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Detecting Structural Invariants in Biological Reaction Networks

  • Jörn Behre
  • Luís Filipe de Figueiredo
  • Stefan Schuster
  • Christoph KaletaEmail author
Protocol
Part of the Methods in Molecular Biology book series (MIMB, volume 804)

Abstract

The detection and analysis of structural invariants in cellular reaction networks is of central importance to achieve a more comprehensive understanding of metabolism. In this work, we review different kinds of structural invariants in reaction networks and their Petri net-based representation. In particular, we discuss invariants that can be obtained from the left and right null spaces of the stoichiometric matrix which correspond to conserved moieties (P-invariants) and elementary flux modes (EFMs, minimal T-invariants). While conserved moieties can be used to detect stoichiometric inconsistencies in reaction networks, EFMs correspond to a mathematically rigorous definition of the concept of a biochemical pathway. As outlined here, EFMs allow to devise strategies for strain improvement, to assess the robustness of metabolic networks subject to perturbations, and to analyze the information flow in regulatory and signaling networks. Another important aspect addressed by this review is the limitation of metabolic pathway analysis using EFMs to small or medium-scale reaction networks. We discuss two recently introduced approaches to circumvent these limitations. The first is an algorithm to enumerate a subset of EFMs in genome-scale metabolic networks starting from the EFM with the least number of reactions. The second approach, elementary flux pattern analysis, allows to analyze pathways through specific subsystems of genome-scale metabolic networks. In contrast to EFMs, elementary flux patterns much more accurately reflect the metabolic capabilities of a subsystem of metabolism as well as its integration into the entire system.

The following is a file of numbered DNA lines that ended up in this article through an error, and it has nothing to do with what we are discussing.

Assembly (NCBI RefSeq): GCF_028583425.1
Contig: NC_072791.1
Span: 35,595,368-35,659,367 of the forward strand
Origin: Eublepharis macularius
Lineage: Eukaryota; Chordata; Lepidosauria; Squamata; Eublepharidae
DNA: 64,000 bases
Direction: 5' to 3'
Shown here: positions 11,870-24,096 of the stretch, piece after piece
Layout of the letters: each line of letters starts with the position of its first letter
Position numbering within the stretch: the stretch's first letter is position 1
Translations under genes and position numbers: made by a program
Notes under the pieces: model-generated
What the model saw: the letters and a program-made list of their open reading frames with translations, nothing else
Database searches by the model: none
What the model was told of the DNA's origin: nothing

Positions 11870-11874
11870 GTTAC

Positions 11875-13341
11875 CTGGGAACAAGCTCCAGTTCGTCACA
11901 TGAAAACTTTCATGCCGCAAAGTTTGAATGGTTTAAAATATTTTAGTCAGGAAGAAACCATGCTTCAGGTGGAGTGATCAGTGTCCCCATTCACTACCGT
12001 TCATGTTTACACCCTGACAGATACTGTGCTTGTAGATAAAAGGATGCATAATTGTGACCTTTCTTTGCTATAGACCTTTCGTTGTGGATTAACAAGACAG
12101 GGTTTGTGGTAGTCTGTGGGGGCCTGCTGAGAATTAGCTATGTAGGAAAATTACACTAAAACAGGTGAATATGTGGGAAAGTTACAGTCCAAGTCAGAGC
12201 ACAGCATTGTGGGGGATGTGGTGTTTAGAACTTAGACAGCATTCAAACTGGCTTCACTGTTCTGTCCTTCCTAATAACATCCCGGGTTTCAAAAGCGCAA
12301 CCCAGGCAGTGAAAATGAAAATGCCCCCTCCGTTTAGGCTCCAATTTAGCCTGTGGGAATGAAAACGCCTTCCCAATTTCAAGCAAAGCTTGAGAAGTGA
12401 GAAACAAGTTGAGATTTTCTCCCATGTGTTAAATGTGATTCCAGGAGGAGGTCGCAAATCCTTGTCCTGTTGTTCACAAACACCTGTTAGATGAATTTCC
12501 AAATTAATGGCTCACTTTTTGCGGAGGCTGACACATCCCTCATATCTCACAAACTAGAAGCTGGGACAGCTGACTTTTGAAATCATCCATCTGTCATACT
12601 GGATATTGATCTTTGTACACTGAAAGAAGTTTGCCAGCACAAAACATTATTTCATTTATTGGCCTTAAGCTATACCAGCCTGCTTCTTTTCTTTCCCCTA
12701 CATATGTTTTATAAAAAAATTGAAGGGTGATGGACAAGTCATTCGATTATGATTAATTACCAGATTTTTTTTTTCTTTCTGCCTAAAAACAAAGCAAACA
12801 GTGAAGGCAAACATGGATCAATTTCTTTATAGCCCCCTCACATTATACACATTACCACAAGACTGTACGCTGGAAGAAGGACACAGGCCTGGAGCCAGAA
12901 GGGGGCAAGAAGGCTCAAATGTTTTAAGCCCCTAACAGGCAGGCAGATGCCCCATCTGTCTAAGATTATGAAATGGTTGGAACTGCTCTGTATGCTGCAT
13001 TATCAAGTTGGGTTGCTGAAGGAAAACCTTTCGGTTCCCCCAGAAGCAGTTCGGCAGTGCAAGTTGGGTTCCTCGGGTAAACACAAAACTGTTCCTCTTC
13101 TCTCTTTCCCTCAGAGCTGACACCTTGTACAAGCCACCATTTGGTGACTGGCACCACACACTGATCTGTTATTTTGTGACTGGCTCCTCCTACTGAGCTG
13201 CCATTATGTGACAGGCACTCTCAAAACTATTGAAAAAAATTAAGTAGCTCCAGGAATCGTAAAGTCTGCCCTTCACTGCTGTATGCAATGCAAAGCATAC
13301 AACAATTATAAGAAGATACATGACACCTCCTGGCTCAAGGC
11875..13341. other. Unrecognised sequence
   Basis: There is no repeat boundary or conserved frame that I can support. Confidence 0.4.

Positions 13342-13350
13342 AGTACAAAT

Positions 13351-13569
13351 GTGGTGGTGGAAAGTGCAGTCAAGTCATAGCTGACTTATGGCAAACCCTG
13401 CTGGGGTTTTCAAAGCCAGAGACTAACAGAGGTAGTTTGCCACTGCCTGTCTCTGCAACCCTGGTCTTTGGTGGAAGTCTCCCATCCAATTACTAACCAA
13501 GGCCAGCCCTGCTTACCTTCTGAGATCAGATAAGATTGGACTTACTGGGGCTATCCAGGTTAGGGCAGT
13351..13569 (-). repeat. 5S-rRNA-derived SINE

Key words

Elementary flux modes Elementary flux patterns K-Shortest elementary flux modes Petri nets Signal transduction Stoichiometric network analysis Structural robustness 

Notes

Acknowledgments

We thank Ines Heiland for the reconstruction of the medium-scale model of arginine metabolism in E. coli and for valuable discussions. Financial support from the German Ministry for Research and Education (BMBF) to C.K. and J.B. within the frameworks of the Forsys Partner initiative and the HepatoSys project, respectively, and from the Fundação Calouste Gulbenkian, Fundação para a Ciência e a Tecnologia (FCT) and Siemens SA Portugal (PhD grant SFRH/BD/32961/2006) to L.F.F. is gratefully acknowledged.

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Copyright information

© Springer Science+Business Media, LLC 2012

Authors and Affiliations

  • Jörn Behre
    • 1
  • Luís Filipe de Figueiredo
    • 2
  • Stefan Schuster
    • 3
  • Christoph Kaleta
    • 3
    Email author
  1. 1.Theoretical Systems BiologyInstitute of Food Research (IFR), Norwich Research ParkNorwichUK
  2. 2.Chemoinformatics and Metabolism TeamEuropean Bioinformatics Institute (EBI)CambridgeshireUK
  3. 3.Department of BioinformaticsFriedrich Schiller University JenaJenaGermany

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